If you had to recount the members of the Po$$y as it stands, I know you two are the founders, but if this was a Wu-Tang Clan song and you had an intro where you had to list the members of the Po$$y, who are we putting on this list?

Casey: Me, Eli, Jeff Deforge, Dev Gupta, Mariah Crabb.

Eli: They are our full-time photographer.

Tell me a little bit about them.

Eli: They recently started wanting to get into snowboard photography and basically, they were there at every spot this year taking photos.

Casey: Yeah, they’re so dedicated. They’re just as dedicated as us and it’s so cool to see that from a photography perspective. Going out hitting spots, there’s a lot of work, and a lot of waiting around, and it’s cold and shit like that. They were a fucking trooper, capturing all of it. And they’re so talented with the lens. We actually met them because they slid into Seen Snowboarding’s DMs like, “Hey, do you know anyone in Minneapolis?” Tanner, who runs Seen, connected us. And the rest is history.

It’s been really incredible to see Tanner’s dedication to helping this cause.

Casey: Yeah, he is working his ass off doing all the Seen Snowboarding meet ups and doing whatever he can to help the queer snowboarding community. It’s amazing.

Is there anything in particular that you would like to stress about the Pink Dollar Po$$y?

Eli: We’re coming out with some good street footage and we’re going to make a dope movie. We’re not trying to separate ourselves from other snowboarders. The reason why we’re doing it is because we feel more comfortable at spots or wherever it might be to just be surrounded by more queer snowboarders. That’s the whole point of it, to just help build that community.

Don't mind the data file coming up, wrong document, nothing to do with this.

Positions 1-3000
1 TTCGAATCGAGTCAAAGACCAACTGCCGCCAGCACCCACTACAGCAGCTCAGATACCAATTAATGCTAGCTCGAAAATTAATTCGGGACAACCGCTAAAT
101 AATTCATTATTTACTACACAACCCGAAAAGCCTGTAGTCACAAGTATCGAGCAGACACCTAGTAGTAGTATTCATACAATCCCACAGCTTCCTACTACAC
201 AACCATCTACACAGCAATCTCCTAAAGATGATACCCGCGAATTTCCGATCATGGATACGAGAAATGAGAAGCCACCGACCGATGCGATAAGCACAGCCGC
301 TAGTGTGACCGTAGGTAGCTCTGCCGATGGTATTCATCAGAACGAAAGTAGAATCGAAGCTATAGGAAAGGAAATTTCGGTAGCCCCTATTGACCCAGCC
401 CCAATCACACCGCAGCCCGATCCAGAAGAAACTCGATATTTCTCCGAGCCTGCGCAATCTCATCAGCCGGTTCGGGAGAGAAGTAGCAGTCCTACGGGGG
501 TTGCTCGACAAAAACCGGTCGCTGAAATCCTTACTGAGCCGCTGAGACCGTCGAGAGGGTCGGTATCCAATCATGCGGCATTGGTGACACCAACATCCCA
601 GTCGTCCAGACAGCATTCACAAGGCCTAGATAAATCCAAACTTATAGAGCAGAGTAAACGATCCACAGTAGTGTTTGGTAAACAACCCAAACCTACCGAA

Casey: We are stronger in numbers.

What do you think the significance of Pride is in terms of how different industries can celebrate it?

Casey: Pride is about being unapologetically yourself. It’s just a month to remember that. It’s a lot of things. It’s also about remembering the Stonewall riots and all the riots across America that have given us the right to be out and proud right now in America.

Eli: Yeah. Like you said, it’s almost like a tribute in a way to older generations who fought hard for gay rights and free rights. Just being yourself and not really giving a fuck what anyone else has to think about you regardless.

Casey: Amen.

Money talks. Is the merch for sale?

Eli: It’s on the way. We got stuff in the works right now.

Casey: Keep your eye on our IG and website, possy.bigcartel.com

Any final words or any thank yous that you two would like to address?

Eli: Thank you to all the filmers and photographers that came out and shot with us this season. Dan Pergrin, Evan Pierce and Spencer Nelson.

Casey: Riley Erickson helped out a little bit. Sierra Forchamer. Charlie Folker. Colin Mayner. All the allies. Shout out Mister Winfield for wearing the Po$$y hoodie in the latest Slush Magazine video. That was so sick. Josh Tranby donated a winch to us to borrow, much love to him for that. Shout out Tanner Pendleton, too. He helped us in so many ways.